February is usually the peak of flu season, with doctors' offices and hospitals packed with suffering patients. But not this year. Flu has virtually disappeared from the U.S., with reports coming in at far lower levels than anything seen in decades. Experts say that measures put in place to fend off the coronavirus — mask wearing, social distancing and virtual schooling — were a big factor in preventing a “twindemic” of flu and COVID-19. A push to get more people vaccinated against flu probably helped, too, as did fewer people traveling, they say. Another possible explanation: The coronavirus has essentially muscled aside flu and other bugs that are more common in the fall and winter. Scientists don't fully understand the mechanism behind that, but it would be consistent with patterns seen when certain flu strains predominate over others, said Dr. Arnold Monto, a flu expert at the University of Michigan. Nationally, “this is the lowest flu season we’ve had on record,” according to a surveillance system that is about 25 years old, said Lynnette Brammer of the U.S. Centers for Disease Control and Prevention. Hospitals say the usual steady stream of flu-stricken patients never materialized. The numbers are astonishing considering flu has long been the nation's biggest infectious disease threat. In recent years, it has been blamed for 600,000 to 800,000 annual hospitalizations and 50,000 to 60,000 deaths. Across the globe, flu activity has been at very low levels in China, Europe and elsewhere in the Northern Hemisphere. And that follows reports of little flu in South Africa, Australia and other countries
during the Southern Hemisphere’s winter months of May through August.
Gas Prices Likely To Rise Through Summer
It may feel like gas prices are high right now, but come summer you may be wishing the winter fuel prices would return. The average U.S. price of regular-grade gasoline jumped 14 cents a gallon over the past two weeks to $2.64, according to the Associated Press. The price at the pump has climbed 46 cents since Nov. 20. Some of the rise this past week was attributable to the deep freeze in the South, which temporarily shut down production at about a dozen refineries in and around Texas. Resumption of production there could bring some temporary relief, but the long-term outlook is not as rosy. Industry analyst Trilby Lundberg of the Lundberg Survey told the AP that gas prices will likely continue to rise as crude oil costs remain high. Analysts at Gas Buddy see a similar trajectory emerging. “As we near spring weather, we’ll likely see another longer term rise in prices begin as refineries start to transition to summer gasoline,” Patrick De Haan, head of petroleum analysis for GasBuddy said in a blog post this week. De Haan said that $2.80 is a more likely average peak this spring, but Phil Flynn of the Price Futures Group told the paper the $3 mark is a real possibility. Even if the $3 average barrier isn’t broken, rising crude oil prices likely mean averages near $2 per gallon we saw last year are long gone. “The era of low gasoline prices has ended and we are entering a new era of higher prices,” Flynn says. Yahoo Finance points to service disruptions and the pricier summer blends as contributing factors to the price rise but also sees an increased likelihood of post-vaccination travel and stimulus spending as reasons demand will surge. On average, residents of California and Hawaii were already paying over $3 per gallon this week, with the average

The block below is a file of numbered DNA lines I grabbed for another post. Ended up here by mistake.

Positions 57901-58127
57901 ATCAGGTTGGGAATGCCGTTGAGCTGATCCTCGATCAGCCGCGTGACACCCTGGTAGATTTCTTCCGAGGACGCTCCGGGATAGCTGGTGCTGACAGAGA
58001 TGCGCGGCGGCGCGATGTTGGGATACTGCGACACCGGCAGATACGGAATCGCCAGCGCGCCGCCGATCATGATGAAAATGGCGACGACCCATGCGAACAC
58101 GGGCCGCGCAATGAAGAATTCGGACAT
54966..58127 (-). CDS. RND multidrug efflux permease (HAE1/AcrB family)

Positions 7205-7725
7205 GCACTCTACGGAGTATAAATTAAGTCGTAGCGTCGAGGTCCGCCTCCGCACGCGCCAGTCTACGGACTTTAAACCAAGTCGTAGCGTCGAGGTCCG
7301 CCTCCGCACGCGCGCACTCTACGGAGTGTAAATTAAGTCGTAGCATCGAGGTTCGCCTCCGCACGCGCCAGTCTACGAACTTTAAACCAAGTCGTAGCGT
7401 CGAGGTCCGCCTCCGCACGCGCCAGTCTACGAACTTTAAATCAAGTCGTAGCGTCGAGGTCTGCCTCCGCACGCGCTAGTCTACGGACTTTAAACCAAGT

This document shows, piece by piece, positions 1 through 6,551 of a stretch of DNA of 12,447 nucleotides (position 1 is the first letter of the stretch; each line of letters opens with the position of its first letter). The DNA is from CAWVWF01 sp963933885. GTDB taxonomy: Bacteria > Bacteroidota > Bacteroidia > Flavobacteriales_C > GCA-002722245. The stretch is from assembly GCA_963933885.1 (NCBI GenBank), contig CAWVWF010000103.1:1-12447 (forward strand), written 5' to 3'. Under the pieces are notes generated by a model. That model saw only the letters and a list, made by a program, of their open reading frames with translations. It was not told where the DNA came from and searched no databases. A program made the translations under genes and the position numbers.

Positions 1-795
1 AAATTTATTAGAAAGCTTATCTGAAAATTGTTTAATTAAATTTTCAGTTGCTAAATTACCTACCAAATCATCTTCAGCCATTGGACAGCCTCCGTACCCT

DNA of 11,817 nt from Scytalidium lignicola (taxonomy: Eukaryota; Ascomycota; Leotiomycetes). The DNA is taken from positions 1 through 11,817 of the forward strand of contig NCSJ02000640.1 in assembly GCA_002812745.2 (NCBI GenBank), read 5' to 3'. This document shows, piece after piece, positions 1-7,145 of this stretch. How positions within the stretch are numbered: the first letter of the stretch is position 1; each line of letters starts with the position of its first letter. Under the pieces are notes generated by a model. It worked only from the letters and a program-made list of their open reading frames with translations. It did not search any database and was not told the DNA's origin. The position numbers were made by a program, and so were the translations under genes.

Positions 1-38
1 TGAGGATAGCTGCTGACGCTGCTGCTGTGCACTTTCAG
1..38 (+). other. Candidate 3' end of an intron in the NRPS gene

price in Washington State sitting at $2.98. The lowest average is $2.20 in Baton Rouge, Louisiana.
A new group of Arkansans will soon be able to get the vaccination for COVID-19....
National FFA Week Being Celebrated
National FFA Week is always celebrated the week of George Washington's birthday. The event commemorates Washington's dedication and involvement in agriculture. The Furture Farmers of America began as a statewide group for vocational agriculture students and was started in Virginia in 1917. By 1927, a federal agent for agricultural education and a teacher trainer at Virginia State College wrote the first constituion and bylaws for the "New Farmer of Virginia". Their constitution and bylaws helped form the constituion and bylaws of the FFA. Carroll County chapters of the FFA are working together to bring awareness to FFA, and that includes a big Rodeo March 24th. Green Forest FFA chapter members have recorded a series of public service announcements that are airing on KTHS this week....
Some famous FFA members include Willie Nelson and John Mellencamp.
High School Basketball Playoff Update
The Berryville senior high boy’s basketball team advanced to the 4A-1 District tournament championship game after they defeated Shiloh Christian in the semifinals last night by a score of 67-32. Berryville will play Thursday at 6PM against Farmington @ Farmington. Andy Dean will broadcast the game for 107.1 KTHS. The Berryville Lady Bobcats lost to Pea Ridge 57-48 last night in the semifinals of the 4A-1 district tournament. The Lady Bobcats will play a third place game Thursday at 6PM against Harrison @ Harrison. The Green Forest senior high boy’s basketball team fell to number one seed Bergman 76-47 last night in the semifinals of the 3A-1 West district tournament. The Tigers next game will be next Wednesday
March 3rd in the 3A Region 1 Regional tournament in Bergman, opponent to be determined. All three teams have qualified
for Regional tournaments next week March 3-6
Berryville School Board Report
The Berryville Board of Education met for a regular scheduled meeting, Monday, February 22nd. The Board approved the following: Solar Lease and Easement Agreement; Renewal of the School Board/Educators Legal Liability Insurance; the January Fuel Purchase; The purchase of a new Middle School Intercom System; The Salary Increase as submitted; and, The Chenal Agreement. Mr. Powell reported to the Board that attendance